DeathFall is a game from , originally released 31st December, 1969

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DeathFall Review

If you couldn’t tell by its title and creepy icon, DeathFall is a dark little game, one that appeals to the Castlevania-playing, Edgar Allen Poe-reading, True Blood-watching types. In fact, the game’s macabre atmosphere is its best feature. Once you start to play it, you’ll probably get bored pretty fast.

The goal of DeathFall is to guide a skull ever downward, collecting trinkets and avoiding spikes along the way. That’s it. The game is divided into levels, but if you take three hits of damage you die and have to start over from level 1-1. In its bony heart, DeathFall is a high score game.

To rack up a score that will make your friends jealous, you need to pick up trinkets as you fall. These trinkets are usually placed in a line directing you where to go to avoid the spikes. The trinkets also fit the dark tone of the game. They’re thinks like bones, pumpkins, lilies, vials, shells, and chalices. At the end of each level you pick up an organ– not the musical kind, but the anatomical kind: lungs, liver, that kind of thing.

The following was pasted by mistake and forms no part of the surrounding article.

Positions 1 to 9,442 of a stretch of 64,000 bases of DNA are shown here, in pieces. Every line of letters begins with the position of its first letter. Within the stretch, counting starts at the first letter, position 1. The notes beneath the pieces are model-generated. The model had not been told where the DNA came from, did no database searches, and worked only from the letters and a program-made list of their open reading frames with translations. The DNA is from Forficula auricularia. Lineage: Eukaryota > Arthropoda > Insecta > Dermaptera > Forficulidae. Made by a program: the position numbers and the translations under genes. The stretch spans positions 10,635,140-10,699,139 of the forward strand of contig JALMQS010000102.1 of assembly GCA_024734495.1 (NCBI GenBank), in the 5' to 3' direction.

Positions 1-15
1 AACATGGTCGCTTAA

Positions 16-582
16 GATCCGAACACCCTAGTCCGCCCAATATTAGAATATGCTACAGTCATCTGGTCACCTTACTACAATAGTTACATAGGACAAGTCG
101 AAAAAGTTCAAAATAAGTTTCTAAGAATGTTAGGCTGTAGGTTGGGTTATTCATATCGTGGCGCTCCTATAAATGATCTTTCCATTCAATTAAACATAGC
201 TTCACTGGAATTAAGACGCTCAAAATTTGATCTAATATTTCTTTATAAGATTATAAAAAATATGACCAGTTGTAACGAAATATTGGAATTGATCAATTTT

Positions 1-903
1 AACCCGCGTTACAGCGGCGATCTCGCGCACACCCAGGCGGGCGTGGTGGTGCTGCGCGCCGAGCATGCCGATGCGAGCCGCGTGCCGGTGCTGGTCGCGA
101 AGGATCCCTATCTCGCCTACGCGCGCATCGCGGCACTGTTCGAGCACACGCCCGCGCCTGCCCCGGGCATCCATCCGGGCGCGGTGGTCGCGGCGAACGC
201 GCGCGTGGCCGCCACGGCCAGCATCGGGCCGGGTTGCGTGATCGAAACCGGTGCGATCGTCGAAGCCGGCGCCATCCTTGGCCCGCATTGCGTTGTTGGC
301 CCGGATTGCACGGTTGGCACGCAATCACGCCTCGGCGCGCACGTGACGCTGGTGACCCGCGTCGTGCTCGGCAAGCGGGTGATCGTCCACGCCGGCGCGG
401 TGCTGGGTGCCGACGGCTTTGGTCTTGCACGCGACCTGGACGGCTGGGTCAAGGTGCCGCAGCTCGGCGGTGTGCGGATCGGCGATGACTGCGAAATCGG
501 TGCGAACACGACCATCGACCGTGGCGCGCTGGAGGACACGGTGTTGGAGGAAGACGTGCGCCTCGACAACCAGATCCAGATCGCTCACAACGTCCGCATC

It’s like playing the cover of a metal album.

Unfortunately, the game is too easy. There are hardly any spikes early on, and after you get a feel for the simple tilt controls, you won’t have trouble staying alive for 10 minutes or more, which is really too long for a high score game. These games are best when play sessions last short amounts of time (like in Canabalt) or when you can speed up the difficulty (like in Flight Control). After we went through a couple of runs in DeathFall, we found the early levels so boring that we ignored most of the trinkets in favor of completing the levels faster.

Part of the reason the levels are boring is that the environments repeat. You’ll see the same obstacles and platform placements many times in a single run. To break up the monotony, they could have squeezed in a few more gameplay ideas, or some kind of power-ups, or anything to keep the game fresh. But they didn’t. It’s a very ‘what you see is what you get’ experience.

Chances are that you’ve played a game like this before. Beyond the Gothic theme, DeathFall doesn’t add anything new to the genre. Younger children might be able to get past the repetitive nature of the game (if you’re okay with giving them a dark game), but anyone older than that will probably tire of it faster than you can say ‘Tim Burton.’